The Working Waterfront

Stranded by choice

Lobster scientist gets air-lift help, but welcomes life on island

Wanda Curtis
Posted 2015-03-09
Last Modified 2015-03-09

When lobster scientist Diane Cowan heard that friends planned to airlift a box of goodies to her on Friendship Long Island, where she’s been stranded since Jan. 30 due to extreme ice conditions, she broke into laughter.

“I thought it was hilarious,” said Cowan in a cellphone interview from the island off the Knox County town of Friendship. “I never conceived of such a thing.”

Contrary to what some people have thought since news of the air-drop spread across the globe, the 54-year old scientist isn’t anxiously awaiting rescue from the ice-locked island. Instead, she’s there by choice. 

“This is really where my life is,” said Cowan. “I’m right where I’m supposed to be.”

For the past 16 years, Cowan has lived on the island year-round, conducting lobster research. Cowan is the executive director and senior scientist of The Lobster Conservancy, which she founded in 1996. 

“I’m a field scientist. I’m supposed to be out in nature,” said Cowan. “I’m doing a census of juvenile lobster. I go to their nursery habitat and count them. I spy on lobsters to see what they’re doing. I have everything I need here to do my work. I have my data and papers. I have the phone and the Internet.”

Cowan and her canine companion, Sula, live in a small house on the island heated by a woodstove and solar panels. She hauls their water from a dug well. 

Though she’s exactly where she wants to be, Cowan admitted that her life there has definitely been more challenging than usual this winter because of the record amount of snow and the severe cold spells.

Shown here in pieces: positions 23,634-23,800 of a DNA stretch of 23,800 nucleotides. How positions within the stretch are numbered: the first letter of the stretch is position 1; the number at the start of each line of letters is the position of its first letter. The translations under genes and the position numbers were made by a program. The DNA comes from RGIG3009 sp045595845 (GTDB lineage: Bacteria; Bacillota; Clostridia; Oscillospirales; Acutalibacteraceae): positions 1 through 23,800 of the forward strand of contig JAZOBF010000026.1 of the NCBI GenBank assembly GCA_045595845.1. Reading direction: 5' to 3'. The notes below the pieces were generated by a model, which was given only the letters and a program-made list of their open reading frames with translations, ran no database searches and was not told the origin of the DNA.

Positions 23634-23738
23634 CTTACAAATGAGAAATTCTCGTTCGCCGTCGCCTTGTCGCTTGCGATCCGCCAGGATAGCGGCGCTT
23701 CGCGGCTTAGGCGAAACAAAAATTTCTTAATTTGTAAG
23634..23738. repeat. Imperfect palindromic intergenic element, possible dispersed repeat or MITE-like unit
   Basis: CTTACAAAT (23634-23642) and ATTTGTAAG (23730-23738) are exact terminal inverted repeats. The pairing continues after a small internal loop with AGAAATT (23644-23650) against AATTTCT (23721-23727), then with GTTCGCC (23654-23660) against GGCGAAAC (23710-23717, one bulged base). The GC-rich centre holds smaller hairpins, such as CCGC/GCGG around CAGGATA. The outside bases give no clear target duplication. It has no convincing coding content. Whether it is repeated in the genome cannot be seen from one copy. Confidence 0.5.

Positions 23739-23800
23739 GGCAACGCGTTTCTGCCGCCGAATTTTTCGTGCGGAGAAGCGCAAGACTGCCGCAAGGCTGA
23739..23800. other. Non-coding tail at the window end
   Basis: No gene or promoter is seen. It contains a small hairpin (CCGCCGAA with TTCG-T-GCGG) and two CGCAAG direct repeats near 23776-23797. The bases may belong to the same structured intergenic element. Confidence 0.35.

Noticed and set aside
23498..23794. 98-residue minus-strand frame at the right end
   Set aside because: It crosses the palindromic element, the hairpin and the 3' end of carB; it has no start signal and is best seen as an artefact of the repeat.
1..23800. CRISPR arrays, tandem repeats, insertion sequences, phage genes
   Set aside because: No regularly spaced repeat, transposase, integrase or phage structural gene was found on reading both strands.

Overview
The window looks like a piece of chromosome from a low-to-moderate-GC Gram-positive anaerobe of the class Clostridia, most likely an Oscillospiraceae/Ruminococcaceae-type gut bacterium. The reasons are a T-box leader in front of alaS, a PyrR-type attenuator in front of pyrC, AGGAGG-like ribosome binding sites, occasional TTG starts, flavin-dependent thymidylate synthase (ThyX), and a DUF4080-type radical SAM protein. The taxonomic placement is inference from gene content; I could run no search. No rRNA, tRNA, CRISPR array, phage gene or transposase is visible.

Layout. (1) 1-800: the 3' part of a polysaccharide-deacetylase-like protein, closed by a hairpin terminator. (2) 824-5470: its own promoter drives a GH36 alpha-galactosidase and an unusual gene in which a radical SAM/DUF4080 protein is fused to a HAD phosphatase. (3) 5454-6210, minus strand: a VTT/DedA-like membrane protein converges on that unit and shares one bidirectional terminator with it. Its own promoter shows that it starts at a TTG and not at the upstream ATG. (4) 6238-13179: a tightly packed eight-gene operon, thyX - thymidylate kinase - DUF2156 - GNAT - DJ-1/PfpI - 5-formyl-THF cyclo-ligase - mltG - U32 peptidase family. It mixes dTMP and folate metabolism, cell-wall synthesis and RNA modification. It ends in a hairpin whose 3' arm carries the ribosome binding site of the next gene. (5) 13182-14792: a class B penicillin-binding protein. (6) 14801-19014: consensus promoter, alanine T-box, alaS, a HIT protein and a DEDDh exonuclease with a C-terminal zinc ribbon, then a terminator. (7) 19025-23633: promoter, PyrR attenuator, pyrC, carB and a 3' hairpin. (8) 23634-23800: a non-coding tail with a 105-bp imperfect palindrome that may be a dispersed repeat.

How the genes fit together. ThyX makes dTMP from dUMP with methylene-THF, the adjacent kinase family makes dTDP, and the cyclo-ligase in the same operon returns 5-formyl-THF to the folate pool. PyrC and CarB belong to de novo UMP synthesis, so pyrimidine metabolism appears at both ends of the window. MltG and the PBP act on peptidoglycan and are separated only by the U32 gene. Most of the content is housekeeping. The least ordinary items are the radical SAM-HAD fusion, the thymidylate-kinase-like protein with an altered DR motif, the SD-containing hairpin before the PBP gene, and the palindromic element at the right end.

“If I knew that we were going to get this much snow, I would have dug a larger opening for my well,” she said. “I have to wear snow shoes everywhere.”

Cowan usually travels to the Fishermen’s Heritage Lobster Cooperative dock in her 21-foot motorized skiff, about every 2 weeks, to get fresh groceries. That hasn’t been possible since the harbor froze over in January.

“I usually go once every two weeks to get a gallon of milk, eggs and some lettuce,” she said.

Several weeks ago, Friendship artist Pam Cabanas contacted Cowan to say that she and some friends would be flying over local harbors to check out the ice. That’s when Cabanas told Cowan she was planning to get together a care package and to see if they could drop it from the plane.

“I had just spoken with Cowan and she told me that she was down to her last cup of coffee,” said Cabanas.

When she arrived at the Knox County Regional Airport in Owls Head on Feb. 24, Cabanas said there was so much snow that she couldn’t even see the rod signs. 

Readying for take off.

“It was minus-12 degrees and there were massive piles of snow,” she said. “I had to call for someone to escort me into the airport.”

Once inside the airport, Cabanas said she had to divide the package into two, because the first was too large to fit through the airplane window. The packages contained coffee, creamer, sausage, oranges, a Milky Way bar and a can of dog food for Sula.

Pilot Tomas Sowles of Penobscot Island Air, Cabanas, and four other friends flew over a number of islands, including Long Island, surveying the ice.

“It was incredible,” said Cabanas.

Cowan watched with anticipation as she saw the aircraft approaching.  It was her first contact with the outside world, other than by phone and Internet, in about a month. She was excited to see two packages come flying through the air. The first bounced off the roof of a building before it hit the ground and the other dropped in the snow.

Cowan is quick to explain that she wasn’t desperate for food but said the packages certainly lifted her spirits.

“I usually store up about two months worth of food for winter, but next year I’ll set aside enough food for at least three months,” she said.

Cowan hopes the warm March sun will help the ice to thaw, but she isn’t counting on it.

“This week I had high hopes,” she said in early March. “It’s nice out, but then it’s supposed to get cold.”                                                                        

Cowan has noticed the seagulls, eider ducks and other water birds have disappeared from the island this winter.

“They’ve gone somewhere else where there is no ice,” she said.